A dangerous weekend weather system has killed at least 16 people in the U.S. South. U.S. President Donald Trump has pledged federal assistance for the affected areas, and Georgia has declared a state of emergency.
A dangerous weekend weather system has killed at least 16 people in the U.S. South, with Georgia officials on Sunday reporting that 12 had died in severe weather that still threatens the region.
An apparent tornado blew through a mobile home park early in southern Georgia's rural Cook County — sheering off siding, upending homes and killing seven people, local authorities said. An eighth death was reported in Cook County by state officials, although it was unclear whether that victim lived in the park.
Two people were confirmed dead in neighbouring Georgia counties, bringing the state's toll to 12 a day after a reported tornado killed four in Mississippi. And the deadly weather wasn't over as night fell Sunday.
State of emergency
Georgia Gov. Nathan Deal declared an emergency for seven counties in the south-central part of the state, warning that dangerous conditions persisted and could reach north to the Atlanta area.
"I urge all Georgians to exercise caution and vigilance in order to remain safe and prevent further loss of life or injuries," Deal said in a news release.
The system had also injured 23 people in southern Georgia, the Georgia Emergency Management Agency said.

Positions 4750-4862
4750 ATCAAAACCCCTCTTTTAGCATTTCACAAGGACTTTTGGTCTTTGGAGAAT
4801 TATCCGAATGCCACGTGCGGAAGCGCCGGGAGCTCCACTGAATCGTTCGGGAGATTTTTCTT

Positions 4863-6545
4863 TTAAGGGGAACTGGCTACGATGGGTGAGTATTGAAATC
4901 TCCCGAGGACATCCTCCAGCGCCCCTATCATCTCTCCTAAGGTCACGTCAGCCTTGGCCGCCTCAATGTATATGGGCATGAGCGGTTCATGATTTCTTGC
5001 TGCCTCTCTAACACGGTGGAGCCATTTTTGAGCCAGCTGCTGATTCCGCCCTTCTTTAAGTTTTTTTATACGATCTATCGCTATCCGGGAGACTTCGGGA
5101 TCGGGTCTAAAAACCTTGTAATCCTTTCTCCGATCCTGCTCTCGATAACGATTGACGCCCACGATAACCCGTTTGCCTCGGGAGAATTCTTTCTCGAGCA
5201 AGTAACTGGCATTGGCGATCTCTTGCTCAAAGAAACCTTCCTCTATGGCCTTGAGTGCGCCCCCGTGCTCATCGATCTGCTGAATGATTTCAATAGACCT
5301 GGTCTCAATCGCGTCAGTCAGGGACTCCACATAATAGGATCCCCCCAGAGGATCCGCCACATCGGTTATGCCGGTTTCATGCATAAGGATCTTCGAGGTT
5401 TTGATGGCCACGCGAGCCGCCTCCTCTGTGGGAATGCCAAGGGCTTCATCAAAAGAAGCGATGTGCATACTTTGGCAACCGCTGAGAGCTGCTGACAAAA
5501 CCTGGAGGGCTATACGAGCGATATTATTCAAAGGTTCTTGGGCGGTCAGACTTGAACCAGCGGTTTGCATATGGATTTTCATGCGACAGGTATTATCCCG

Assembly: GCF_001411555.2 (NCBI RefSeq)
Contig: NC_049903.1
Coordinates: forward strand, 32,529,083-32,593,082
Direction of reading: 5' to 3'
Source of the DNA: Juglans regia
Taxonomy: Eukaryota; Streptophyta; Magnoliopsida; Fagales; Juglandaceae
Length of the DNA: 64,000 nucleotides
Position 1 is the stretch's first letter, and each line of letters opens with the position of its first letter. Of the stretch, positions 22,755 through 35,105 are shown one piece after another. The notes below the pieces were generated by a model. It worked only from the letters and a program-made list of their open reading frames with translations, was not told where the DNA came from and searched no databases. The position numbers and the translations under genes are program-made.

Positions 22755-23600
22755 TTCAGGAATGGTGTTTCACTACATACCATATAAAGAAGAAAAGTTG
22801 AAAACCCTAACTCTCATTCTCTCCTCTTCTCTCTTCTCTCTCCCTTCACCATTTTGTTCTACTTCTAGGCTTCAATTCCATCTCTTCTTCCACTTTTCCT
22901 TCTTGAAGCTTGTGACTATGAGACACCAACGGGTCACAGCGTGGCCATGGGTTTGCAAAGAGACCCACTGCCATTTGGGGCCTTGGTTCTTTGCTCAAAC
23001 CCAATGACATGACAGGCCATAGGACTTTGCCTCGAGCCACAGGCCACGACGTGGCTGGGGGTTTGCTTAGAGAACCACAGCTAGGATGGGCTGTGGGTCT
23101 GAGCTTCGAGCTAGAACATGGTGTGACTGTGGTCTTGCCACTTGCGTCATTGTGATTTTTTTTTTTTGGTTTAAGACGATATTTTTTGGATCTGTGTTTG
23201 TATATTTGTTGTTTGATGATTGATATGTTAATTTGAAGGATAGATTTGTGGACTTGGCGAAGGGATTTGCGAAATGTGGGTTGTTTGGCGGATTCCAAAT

Severe winds toppled trees and downed power lines in Georgia and northern Florida on Sunday, and hail was sighted in northern Florida.Trump pledges federal assistance
President Donald Trump pledged federal assistance for Georgia, Florida and Alabama.
Trump said during a White House ceremony that he had spoken to Deal and planned to speak with Florida Governor Rick Scott about the storms.
Trump said he expressed his condolences. "The tornadoes were vicious and powerful and strong and they suffered greatly," he said. "So we'll be helping out."
Photos from the affected areas showed collapsed buildings, homes with their roofs torn off, toppled trees and fields littered with debris.'A sense of shock'
First Baptist Church Adel was sheltering more than 50 people, said Pastor Bill Marlette, who had just informed a family that two of their relatives were among the dead.
"There's a lot of hurting people right now," he said, adding that many in the hard-hit mobile home park escaped with only the clothing on their backs.
"There's just a sense of shock. You always think it happens somewhere else, but when it happens to you, it catches you off guard," he told Reuters in a telephone interview.'High risk' warnings
The system prompted U.S. weather forecasters to issue a rare, "high risk" warning of severe storms threatening parts of southern Georgia, north Florida and Alabama on Sunday, the first such warning since 2014.
"These could be the kind of tornados you don't want to mess with," said Rich Thompson, lead forecaster at the National Weather Service Storm Prediction Center in Norman, Okla.
The severe weather could extend to central Florida and South Carolina into Sunday evening, menacing population centres in Jacksonville, Gainesville and Tallahassee in Florida; and Savannah and Albany in Georgia, the National Weather Service said.
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